Recent research from Chris Powers over at the University of Southern California is showing that knee pain is often due to abnormalities at the hip!
Well, The knee bone’s connected to the, hip bone…
It makes sense that movement at one joint, or abnormal movement at one joint (the hip) affects another (the knee).
If you have knee pain, talk to your doctor about seeing a physical therapist or another qualified health professional to figure out exactly what’s going on.
However, if you are interested in how we can prevent or stave off future knee pain, how do we go about this? Strengthen the hips and trunk. Some of my favorite exercises to do that are:
X-walks: To strengthen hip abductors and External Rotators
Band Resisted Bird Dogs – Strengthens hip extensors (Glutes) and trunks muscles
Make sure you set your hips and core in one position for the bird dog. All movements should be coming from your hip. You shouldn’t be creating a big curve in your lower back each time your leg shoots back.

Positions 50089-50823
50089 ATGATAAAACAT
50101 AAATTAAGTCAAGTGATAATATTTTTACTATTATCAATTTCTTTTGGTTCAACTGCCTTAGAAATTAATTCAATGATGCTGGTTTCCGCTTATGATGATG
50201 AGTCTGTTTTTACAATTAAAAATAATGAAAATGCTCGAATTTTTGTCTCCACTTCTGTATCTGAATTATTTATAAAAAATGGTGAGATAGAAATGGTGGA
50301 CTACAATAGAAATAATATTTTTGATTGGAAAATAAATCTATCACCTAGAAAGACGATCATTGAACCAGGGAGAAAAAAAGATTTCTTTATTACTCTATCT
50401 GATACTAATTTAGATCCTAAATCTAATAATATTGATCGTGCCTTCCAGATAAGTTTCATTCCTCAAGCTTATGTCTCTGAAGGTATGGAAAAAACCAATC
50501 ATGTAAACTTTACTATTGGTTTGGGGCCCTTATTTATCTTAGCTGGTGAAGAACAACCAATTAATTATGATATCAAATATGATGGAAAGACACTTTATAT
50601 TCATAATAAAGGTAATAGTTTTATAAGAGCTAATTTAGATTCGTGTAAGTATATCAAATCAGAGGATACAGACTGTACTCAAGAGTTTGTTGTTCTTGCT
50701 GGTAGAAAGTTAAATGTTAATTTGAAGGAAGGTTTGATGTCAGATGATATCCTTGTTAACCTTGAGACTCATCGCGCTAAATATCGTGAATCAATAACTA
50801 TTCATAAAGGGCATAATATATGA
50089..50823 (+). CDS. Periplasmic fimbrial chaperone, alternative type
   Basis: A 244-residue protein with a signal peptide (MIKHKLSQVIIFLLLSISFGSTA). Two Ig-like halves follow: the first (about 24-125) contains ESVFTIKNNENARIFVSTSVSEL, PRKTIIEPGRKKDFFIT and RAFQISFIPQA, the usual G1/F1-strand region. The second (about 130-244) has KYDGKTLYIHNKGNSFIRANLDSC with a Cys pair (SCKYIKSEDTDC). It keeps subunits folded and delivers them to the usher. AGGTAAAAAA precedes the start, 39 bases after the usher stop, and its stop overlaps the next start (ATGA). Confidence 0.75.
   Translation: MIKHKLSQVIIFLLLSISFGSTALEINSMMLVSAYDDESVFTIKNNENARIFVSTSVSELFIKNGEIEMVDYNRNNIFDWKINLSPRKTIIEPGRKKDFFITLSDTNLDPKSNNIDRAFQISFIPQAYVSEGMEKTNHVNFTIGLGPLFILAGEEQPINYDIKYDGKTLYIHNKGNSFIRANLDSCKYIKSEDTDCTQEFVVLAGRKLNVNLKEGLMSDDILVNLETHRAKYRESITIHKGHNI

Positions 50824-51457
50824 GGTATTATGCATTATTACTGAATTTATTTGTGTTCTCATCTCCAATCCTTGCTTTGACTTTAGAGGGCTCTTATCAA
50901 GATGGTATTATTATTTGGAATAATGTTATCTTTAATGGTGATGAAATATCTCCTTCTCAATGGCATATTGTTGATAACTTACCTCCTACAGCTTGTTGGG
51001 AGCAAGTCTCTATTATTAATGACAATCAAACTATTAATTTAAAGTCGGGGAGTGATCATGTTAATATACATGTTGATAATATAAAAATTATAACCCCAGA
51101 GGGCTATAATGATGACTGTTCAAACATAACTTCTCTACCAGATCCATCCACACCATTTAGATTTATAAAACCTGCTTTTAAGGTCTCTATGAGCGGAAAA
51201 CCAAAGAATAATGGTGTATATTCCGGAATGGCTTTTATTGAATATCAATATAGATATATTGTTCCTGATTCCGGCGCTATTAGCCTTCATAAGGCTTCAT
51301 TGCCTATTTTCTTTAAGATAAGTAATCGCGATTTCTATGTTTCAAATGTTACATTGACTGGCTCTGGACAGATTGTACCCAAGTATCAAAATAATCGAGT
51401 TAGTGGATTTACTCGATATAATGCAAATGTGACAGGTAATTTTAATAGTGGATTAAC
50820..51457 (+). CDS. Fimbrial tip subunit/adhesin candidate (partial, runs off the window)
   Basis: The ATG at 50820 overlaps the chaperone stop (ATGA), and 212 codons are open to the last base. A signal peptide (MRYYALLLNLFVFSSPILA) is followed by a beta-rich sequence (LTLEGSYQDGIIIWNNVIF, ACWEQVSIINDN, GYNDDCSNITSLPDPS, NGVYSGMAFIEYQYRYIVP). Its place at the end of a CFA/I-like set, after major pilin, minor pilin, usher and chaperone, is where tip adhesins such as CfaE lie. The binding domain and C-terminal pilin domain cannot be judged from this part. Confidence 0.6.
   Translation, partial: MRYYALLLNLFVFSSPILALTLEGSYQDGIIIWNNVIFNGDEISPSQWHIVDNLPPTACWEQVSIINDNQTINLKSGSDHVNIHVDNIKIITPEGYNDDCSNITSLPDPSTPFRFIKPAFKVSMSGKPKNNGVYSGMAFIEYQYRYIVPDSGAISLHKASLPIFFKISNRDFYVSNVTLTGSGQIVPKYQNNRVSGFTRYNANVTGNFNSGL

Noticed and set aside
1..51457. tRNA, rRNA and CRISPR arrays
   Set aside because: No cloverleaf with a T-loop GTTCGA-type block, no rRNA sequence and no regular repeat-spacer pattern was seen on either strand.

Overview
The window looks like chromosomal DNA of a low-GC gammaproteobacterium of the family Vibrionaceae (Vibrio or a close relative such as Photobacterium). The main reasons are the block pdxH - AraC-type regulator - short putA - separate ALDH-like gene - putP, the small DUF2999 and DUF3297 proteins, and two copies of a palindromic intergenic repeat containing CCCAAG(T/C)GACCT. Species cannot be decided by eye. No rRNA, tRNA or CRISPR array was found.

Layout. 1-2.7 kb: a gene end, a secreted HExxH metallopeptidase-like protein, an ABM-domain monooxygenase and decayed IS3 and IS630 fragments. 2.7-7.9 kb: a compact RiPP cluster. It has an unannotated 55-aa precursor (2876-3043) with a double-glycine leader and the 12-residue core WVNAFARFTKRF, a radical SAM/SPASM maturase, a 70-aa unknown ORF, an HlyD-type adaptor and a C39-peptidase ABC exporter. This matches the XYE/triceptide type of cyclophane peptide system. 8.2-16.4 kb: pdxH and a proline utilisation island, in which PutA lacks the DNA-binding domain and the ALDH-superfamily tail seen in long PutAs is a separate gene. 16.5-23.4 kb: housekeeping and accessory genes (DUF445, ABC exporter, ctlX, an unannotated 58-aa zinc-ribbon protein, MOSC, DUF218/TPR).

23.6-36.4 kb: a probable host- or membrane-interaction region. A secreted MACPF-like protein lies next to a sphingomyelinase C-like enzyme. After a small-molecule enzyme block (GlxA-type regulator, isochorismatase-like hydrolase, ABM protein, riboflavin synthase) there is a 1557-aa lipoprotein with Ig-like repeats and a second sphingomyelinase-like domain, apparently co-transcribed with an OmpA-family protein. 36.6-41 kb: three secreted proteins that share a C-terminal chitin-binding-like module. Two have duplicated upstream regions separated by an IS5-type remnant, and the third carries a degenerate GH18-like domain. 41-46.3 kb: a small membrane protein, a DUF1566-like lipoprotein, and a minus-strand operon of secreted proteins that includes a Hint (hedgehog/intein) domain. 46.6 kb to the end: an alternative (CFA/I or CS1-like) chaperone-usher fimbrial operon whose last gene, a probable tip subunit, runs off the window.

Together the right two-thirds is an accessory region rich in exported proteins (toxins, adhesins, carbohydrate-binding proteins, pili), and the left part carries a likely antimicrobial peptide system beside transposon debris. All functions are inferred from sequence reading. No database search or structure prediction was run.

These are two movements I put into my warmups for about 2 sets at the start of each lower body session. You can also put them at the end of your training session but often times putting these exercises at the end of your training means that they won’t get done.
Save your knees.
Powers C M. The Influence of Abnormal Hip Mechanics on Knee Injury: A Biomechanical Perspective. Journal of Orthopaedic and Sports Physical Therapy February 2010 vol 40:N 2:42-51
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